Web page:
For server blades Viglen currently offers Xeon dual- and quad-core processors or AMD's quad-core Opterons. The Xeon blades accept a pair of 3.5in. hot-swap SATA drives and the embedded RAID controller supports stripes and mirrors. Alternatively, you can plump for the Xeon blade that supports up to six 2.5in. SFF SATA drives and adds RAID-5 arrays to the mix. What you gain in processing power for the AMD quad-socket blades you lose in the storage department as the four sockets on the blade motherboard only leave enough room for a couple of fixed internal 2.5in. SFF SATA drives to be fitted.

Remote management is on the cards as the chassis has two more expansion slots at the rear that accept Supermicro's chassis management modules (CMMs) which provide web browser access to the system. The interface is well designed and provides good levels of access to the chassis, server blades and all interconnect modules. Local devices on the management system can be used as virtual boot devices for selected blades and we liked the fact that remote control comes as standard - HP charges extra as this is an optional feature on its Systems Insight Manager software. During testing we found it easy enough to deploy and manage the HXBL200 as the blades can also be accessed locally using the supplied cable as well as remotely over KVM.

Whereas HP and IBM both offer OS and application deployment tools with their respective management software Viglen has no need to do this as it will supply the system preconfigured with your choice of OS. The system can also be accessed over IPMI and Supermicro has revamped its IPMI View 2.0 software which now delivers a very tidy interface to accommodate the HXBL200. Graphics are provided to show the status of all installed blades plus power supplies, CMMs and expansion modules. You can also keep track of the fan speeds in each power supply and chassis environmental values as well. For general blade server management the bundled tools do the job nicely but you'll need to look towards HP's or IBM's blade servers if you want sophisticated chassis and blade power controls.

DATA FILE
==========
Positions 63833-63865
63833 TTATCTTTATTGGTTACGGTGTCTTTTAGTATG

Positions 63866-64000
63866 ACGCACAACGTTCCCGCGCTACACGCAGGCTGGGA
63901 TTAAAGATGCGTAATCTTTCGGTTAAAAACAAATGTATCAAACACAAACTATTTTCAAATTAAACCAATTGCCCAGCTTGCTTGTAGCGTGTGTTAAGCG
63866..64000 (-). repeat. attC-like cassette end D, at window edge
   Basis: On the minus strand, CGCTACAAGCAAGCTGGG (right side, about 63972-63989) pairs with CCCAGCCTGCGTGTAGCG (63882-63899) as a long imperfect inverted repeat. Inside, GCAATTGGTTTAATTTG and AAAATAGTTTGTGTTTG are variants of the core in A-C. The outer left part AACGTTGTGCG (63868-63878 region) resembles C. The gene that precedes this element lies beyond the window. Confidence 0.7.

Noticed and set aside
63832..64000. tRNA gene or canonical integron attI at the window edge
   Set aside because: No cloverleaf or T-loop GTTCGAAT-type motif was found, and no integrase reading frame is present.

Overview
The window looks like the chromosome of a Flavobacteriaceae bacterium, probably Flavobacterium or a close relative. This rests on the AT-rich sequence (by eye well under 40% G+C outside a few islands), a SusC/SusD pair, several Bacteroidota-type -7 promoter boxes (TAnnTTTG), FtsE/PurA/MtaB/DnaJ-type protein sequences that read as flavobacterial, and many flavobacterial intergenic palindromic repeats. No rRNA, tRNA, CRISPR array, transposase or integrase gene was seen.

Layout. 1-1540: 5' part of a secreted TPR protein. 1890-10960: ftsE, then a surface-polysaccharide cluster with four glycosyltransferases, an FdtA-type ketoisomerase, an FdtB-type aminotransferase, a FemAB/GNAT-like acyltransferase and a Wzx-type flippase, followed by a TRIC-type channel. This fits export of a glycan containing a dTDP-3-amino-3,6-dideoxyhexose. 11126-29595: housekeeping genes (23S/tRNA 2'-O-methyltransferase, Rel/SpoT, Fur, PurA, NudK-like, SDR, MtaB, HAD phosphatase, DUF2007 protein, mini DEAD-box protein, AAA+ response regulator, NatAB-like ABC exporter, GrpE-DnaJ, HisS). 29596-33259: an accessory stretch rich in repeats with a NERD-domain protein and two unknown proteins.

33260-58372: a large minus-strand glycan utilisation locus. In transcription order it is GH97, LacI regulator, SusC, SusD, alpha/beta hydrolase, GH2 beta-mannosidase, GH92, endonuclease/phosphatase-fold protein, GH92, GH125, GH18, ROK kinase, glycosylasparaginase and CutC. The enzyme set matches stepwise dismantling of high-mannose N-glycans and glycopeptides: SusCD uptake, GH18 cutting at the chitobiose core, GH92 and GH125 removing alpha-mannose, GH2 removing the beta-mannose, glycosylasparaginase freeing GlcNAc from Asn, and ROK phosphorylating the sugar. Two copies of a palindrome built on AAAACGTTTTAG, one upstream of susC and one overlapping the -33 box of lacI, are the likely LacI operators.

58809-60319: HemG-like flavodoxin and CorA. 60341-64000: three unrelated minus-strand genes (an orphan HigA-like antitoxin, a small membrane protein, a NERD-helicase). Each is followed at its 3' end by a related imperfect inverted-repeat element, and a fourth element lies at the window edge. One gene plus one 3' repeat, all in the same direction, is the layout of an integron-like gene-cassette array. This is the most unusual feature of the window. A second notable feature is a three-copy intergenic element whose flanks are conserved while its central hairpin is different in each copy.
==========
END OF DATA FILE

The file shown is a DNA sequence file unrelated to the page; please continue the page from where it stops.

This blade server has been a long time coming but Supermicro has made the wait worthwhile. Viglen's HXBL200 may not offer the same level of expansion options or remote management capabilities as HP's BladeSystem c-Class but it certainly wins out for sheer value and a quite remarkable processing density.


Viglen delivers a well built blade server with value high on the agenda. It's not as sophisticated as equivalent systems from HP and IBM but for your money you're getting a lot of hardware and the highest processing density currently on the market making this a very cost-effective alternative to standard rack servers.

As reviewed:

7U enclosure

10 blade slots

2 x 2000W hot-swap power supplies (max 4)

CMM blade with KVM

10/100 Ethernet

Monitor and USB ports (max 2)

10-port Gigabit Ethernet L2 switch blade

Xeon blade - 2 x 3GHz Xeon E5365

16GB 667MHz FB-DIMMs expandable to 32GB, 500GB Western Digital RE SATA hard disks in hot-swap carrier, 2 x Gigabit Ethernet.

AMD startup package option:

Same enclosure configuration with 1 x AMD Opteron blade - 4 x 1.9GHz Opteron 8347

16GB 667MHz DDR2 expandable to 64GB

80GB Seagate Momentus SFF SATA hard disk

2 x Gigabit Ethernet

£6,719 exc VAT. 3yrs on-site warranty

Dave Mitchell

Dave is an IT consultant and freelance journalist specialising in hands-on reviews of computer networking products covering all market sectors from small businesses to enterprises. Founder of Binary Testing Ltd – the UK’s premier independent network testing laboratory - Dave has over 45 years of experience in the IT industry.

Dave has produced many thousands of in-depth business networking product reviews from his lab which have been reproduced globally. Writing for ITPro and its sister title, PC Pro, he covers all areas of business IT infrastructure, including servers, storage, network security, data protection, cloud, infrastructure and services.